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Gravitational wave detection with LIGO

14 Mar 2016  | Steve Taranovich

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When I first learned about gravitational waves being detected a billion light years away from Earth, I must say that I was quite sceptical. A NY Times article explained the event very well and I did some more research because I thought, "What if an alien just coughed or sneezed (do they have noses or mouths?), or there was a minor explosion on some planet or star in a nearby galaxy or maybe a major seismic event on a nearby world?" Here is what I found out which amazed me and piqued my interest in the incredible technology that detected two black holes colliding around 1.2 billion years ago.

The resulting cataclysmic explosion contained three solar masses' worth of energy vaporizing with an unimaginable explosion of energy causing invisible gravitational waves emanating outward at the speed of light in all directions. In visible light terms, that energy would equal the brightness of a billion trillion suns. Here on Earth, an incredible scientific instrument only detected a whimper, which in itself is an amazing feat of science and innovation. You can hear it here.

The state-of-the-art instrument that sensed this event is called LIGO (Laser Interferometer Gravitational-Wave Observatory), the largest gravitational wave observatory in the world. It is constructed with two huge laser interferometers in the shape of an L, separated by more than 3,000km (one is located in Washington State and the other in Louisiana). This system uses the physical properties of light and space in order to detect and study the origins of gravitational waves.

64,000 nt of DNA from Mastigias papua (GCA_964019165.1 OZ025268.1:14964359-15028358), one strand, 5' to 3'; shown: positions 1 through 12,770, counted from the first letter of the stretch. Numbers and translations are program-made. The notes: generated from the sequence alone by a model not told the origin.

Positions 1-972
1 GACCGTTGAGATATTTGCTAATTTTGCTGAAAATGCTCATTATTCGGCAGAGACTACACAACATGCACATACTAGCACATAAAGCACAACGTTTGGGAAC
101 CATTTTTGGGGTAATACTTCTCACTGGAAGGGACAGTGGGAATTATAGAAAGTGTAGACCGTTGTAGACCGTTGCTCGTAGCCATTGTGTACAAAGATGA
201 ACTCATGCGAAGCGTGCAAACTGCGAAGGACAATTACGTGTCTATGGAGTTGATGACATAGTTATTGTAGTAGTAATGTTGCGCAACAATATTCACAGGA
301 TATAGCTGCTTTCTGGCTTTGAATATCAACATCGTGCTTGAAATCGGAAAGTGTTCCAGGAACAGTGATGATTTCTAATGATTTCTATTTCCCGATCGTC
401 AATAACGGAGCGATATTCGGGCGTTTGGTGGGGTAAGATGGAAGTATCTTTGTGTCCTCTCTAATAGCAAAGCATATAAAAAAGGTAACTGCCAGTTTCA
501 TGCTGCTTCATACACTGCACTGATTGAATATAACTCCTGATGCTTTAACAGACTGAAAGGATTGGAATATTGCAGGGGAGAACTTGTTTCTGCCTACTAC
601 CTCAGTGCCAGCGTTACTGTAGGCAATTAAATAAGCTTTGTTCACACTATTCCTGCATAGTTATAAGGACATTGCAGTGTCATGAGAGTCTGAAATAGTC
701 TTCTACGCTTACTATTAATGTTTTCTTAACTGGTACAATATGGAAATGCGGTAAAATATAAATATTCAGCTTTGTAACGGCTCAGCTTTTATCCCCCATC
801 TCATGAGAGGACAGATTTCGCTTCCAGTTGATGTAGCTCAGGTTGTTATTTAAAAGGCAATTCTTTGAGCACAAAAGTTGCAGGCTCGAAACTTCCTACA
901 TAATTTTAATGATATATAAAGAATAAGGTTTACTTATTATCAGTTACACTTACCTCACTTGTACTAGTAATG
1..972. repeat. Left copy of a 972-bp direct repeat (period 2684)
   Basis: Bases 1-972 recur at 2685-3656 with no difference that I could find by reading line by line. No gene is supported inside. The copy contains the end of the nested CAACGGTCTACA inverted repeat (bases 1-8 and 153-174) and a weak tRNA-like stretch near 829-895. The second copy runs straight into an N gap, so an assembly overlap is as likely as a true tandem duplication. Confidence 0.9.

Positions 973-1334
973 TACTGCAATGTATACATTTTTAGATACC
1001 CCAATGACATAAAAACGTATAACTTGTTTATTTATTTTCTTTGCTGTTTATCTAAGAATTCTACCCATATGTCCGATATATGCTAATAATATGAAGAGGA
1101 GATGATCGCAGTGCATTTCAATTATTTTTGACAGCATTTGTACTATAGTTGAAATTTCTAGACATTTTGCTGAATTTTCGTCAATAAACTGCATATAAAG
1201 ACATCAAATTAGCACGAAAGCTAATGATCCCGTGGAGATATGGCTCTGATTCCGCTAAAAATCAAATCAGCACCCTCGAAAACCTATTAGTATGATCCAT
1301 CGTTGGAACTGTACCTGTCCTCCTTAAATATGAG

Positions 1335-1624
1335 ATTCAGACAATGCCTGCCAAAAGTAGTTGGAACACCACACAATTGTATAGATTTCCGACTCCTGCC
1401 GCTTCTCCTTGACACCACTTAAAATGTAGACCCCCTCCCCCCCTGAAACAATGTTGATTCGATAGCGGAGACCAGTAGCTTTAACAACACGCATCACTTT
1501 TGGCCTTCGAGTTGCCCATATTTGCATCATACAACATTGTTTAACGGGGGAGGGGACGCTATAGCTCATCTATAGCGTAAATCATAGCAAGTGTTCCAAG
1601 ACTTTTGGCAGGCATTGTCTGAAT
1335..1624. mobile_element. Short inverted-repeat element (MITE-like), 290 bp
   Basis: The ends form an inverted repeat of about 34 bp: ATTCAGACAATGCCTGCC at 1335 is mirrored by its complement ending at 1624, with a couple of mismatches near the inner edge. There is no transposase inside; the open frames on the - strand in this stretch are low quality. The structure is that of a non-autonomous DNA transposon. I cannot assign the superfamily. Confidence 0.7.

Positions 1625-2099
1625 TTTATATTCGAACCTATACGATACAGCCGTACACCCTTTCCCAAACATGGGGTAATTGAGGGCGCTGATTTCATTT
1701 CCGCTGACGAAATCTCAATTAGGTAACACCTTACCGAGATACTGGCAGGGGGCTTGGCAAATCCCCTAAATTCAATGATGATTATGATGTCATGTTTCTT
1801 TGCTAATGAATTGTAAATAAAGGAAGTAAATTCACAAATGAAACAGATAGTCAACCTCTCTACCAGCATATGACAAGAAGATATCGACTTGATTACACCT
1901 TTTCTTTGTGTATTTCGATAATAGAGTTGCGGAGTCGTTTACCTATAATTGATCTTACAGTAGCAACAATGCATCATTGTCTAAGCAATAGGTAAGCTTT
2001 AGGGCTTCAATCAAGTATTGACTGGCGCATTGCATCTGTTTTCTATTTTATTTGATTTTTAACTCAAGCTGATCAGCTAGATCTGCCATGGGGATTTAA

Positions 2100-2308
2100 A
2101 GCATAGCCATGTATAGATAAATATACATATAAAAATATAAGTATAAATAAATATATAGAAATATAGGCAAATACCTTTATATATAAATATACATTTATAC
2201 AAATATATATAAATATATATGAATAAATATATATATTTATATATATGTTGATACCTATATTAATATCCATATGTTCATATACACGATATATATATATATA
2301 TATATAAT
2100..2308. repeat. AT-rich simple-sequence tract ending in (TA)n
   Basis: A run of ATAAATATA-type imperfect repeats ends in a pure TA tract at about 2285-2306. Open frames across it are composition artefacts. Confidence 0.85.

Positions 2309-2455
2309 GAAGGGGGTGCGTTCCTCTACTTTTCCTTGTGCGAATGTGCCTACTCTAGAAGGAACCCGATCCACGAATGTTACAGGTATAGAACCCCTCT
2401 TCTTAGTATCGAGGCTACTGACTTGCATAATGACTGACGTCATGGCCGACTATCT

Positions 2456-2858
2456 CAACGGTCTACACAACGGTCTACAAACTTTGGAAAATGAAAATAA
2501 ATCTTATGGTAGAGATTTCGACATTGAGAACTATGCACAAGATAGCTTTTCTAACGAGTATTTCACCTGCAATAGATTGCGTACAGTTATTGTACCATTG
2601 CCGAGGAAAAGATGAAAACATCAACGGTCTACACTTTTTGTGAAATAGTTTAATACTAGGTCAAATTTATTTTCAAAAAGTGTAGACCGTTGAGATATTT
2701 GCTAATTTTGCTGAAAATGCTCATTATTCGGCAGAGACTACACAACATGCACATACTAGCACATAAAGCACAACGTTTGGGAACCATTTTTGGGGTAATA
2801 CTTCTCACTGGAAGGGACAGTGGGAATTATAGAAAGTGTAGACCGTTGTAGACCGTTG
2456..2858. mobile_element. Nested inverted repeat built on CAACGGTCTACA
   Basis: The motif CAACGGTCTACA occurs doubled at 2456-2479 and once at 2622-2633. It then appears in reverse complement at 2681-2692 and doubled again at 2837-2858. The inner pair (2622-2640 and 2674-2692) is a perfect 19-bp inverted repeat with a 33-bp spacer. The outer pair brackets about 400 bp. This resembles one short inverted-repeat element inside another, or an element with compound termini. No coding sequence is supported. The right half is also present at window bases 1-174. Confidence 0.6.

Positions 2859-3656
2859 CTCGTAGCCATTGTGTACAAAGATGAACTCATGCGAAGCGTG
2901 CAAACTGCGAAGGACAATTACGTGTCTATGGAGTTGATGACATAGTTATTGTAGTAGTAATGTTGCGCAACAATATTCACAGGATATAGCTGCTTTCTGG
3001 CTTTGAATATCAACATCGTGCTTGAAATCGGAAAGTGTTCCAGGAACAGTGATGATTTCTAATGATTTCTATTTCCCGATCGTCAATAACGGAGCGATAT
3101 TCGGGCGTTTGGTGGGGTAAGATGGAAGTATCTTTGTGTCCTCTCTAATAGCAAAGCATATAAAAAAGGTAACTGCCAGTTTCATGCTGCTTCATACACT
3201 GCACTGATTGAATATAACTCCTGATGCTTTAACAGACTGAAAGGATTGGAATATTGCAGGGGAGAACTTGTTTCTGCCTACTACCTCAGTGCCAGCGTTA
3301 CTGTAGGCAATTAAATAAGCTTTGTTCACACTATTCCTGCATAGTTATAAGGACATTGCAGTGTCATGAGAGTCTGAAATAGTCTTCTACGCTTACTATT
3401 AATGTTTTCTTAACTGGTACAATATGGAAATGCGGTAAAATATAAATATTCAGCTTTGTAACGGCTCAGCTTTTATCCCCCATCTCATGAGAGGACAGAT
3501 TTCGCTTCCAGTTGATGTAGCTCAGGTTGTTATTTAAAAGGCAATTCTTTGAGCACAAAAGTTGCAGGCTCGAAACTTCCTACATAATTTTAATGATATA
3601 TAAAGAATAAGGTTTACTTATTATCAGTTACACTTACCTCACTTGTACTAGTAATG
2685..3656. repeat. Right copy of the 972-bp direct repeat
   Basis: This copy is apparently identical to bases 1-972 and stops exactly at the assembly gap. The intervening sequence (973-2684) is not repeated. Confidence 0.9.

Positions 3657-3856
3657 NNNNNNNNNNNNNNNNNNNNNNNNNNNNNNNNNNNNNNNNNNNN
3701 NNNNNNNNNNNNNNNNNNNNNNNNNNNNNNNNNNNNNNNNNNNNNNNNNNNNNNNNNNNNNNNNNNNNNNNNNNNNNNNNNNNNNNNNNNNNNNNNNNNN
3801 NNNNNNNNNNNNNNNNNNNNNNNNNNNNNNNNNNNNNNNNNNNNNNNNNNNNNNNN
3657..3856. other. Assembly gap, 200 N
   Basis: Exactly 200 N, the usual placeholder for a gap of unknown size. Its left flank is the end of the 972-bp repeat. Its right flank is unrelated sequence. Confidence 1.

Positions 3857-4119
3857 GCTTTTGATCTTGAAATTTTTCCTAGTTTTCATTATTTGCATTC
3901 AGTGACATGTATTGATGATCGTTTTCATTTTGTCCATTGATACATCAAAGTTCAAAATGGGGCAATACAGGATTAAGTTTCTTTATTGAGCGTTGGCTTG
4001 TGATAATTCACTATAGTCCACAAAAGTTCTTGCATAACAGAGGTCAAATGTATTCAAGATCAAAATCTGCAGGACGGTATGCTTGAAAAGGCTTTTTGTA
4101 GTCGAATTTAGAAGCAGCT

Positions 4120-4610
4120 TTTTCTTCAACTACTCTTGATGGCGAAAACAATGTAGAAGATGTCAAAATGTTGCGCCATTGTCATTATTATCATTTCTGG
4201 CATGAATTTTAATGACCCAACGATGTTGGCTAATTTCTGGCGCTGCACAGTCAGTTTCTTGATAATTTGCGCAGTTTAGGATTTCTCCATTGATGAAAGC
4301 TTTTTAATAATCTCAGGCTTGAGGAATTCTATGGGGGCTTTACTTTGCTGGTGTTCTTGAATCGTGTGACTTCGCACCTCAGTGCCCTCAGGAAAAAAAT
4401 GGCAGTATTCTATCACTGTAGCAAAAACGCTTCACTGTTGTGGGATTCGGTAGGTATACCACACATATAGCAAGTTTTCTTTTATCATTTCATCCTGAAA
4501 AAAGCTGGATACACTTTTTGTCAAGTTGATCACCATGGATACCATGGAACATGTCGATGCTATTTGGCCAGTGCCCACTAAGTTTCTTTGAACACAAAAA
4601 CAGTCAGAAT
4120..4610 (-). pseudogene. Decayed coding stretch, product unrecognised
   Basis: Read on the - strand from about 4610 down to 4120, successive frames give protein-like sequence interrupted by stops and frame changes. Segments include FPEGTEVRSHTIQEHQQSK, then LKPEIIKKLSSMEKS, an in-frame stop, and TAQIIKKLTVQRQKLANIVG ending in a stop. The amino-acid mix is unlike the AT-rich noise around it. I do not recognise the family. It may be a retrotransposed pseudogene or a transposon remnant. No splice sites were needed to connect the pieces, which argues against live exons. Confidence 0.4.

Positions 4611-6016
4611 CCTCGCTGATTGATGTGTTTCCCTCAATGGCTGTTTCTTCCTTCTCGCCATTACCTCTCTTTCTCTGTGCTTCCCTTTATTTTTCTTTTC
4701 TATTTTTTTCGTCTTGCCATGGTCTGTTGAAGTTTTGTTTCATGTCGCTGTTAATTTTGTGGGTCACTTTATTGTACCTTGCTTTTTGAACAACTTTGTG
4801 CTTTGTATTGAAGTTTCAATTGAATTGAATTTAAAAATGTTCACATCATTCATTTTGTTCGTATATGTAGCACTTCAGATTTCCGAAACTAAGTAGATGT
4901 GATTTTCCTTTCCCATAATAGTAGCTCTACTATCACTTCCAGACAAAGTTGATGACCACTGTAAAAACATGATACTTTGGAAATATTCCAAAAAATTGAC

The first version of LIGO's interferometers, "Initial LIGO" (iLIGO) would actively listen for gravitational waves, but in addition would also be a means to test and lead to the invention of new technologies required to make something like LIGO work as originally intended. "Advanced LIGO", or "aLIGO" refers to the current design of the interferometers themselves (figure 1).


Figure 1: The AdvLIGO (aLIGO) interferometer (IFO) configuration is a dual-recycled Fabry-Perot Michelson. (Image courtesy of LIGO/Caltech).


Figure 2: The generic optical scheme of a dual-recycled IFO. The optical components are the following: the power recycling mirror (PRM); the beam-splitter (BS); the signal recycling mirror (SRM); the two input test masses of the arms cavities X and Y (ITMX and ITMY) and the end test masses (ETMX and ETMY) ending the arm cavities. (Image courtesy of Reference 1)



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